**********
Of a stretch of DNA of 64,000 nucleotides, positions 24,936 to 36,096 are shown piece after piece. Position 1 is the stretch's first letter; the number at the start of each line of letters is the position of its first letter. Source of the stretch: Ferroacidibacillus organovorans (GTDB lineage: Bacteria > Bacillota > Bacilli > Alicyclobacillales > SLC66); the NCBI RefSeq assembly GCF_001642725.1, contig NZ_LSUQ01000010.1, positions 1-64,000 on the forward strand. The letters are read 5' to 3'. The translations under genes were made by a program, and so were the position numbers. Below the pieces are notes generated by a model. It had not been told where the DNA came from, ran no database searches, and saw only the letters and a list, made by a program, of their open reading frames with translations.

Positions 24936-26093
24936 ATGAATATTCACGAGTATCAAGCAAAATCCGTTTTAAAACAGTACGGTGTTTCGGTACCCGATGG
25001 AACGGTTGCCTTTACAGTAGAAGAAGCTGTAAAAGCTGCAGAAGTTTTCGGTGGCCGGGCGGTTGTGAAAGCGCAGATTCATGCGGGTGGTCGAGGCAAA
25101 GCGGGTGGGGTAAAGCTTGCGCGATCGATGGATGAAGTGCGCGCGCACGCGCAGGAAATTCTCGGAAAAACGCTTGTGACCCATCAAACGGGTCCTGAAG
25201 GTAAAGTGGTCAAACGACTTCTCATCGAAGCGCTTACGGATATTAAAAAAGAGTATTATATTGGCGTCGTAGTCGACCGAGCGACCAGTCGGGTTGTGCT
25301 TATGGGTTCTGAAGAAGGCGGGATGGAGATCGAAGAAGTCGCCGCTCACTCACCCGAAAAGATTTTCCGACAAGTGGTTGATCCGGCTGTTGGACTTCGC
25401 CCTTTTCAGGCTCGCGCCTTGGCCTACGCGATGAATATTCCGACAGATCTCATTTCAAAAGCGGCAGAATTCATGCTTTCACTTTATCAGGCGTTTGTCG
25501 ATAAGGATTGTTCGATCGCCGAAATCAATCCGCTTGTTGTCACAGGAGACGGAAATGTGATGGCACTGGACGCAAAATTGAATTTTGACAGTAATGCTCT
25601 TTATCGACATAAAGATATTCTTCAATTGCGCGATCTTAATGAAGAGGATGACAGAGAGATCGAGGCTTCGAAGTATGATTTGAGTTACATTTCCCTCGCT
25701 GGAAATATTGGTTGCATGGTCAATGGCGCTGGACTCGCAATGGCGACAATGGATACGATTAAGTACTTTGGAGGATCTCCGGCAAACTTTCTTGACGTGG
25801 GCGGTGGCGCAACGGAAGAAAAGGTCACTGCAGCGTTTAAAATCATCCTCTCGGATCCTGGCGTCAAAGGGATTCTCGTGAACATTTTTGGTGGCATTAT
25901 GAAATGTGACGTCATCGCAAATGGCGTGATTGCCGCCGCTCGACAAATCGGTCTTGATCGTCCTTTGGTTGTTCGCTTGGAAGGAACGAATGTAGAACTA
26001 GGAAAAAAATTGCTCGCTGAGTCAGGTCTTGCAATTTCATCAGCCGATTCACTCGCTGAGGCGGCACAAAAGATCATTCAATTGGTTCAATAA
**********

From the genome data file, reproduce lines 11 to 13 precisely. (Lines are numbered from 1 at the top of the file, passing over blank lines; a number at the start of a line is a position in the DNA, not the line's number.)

25701 GGAAATATTGGTTGCATGGTCAATGGCGCTGGACTCGCAATGGCGACAATGGATACGATTAAGTACTTTGGAGGATCTCCGGCAAACTTTCTTGACGTGG
25801 GCGGTGGCGCAACGGAAGAAAAGGTCACTGCAGCGTTTAAAATCATCCTCTCGGATCCTGGCGTCAAAGGGATTCTCGTGAACATTTTTGGTGGCATTAT
25901 GAAATGTGACGTCATCGCAAATGGCGTGATTGCCGCCGCTCGACAAATCGGTCTTGATCGTCCTTTGGTTGTTCGCTTGGAAGGAACGAATGTAGAACTA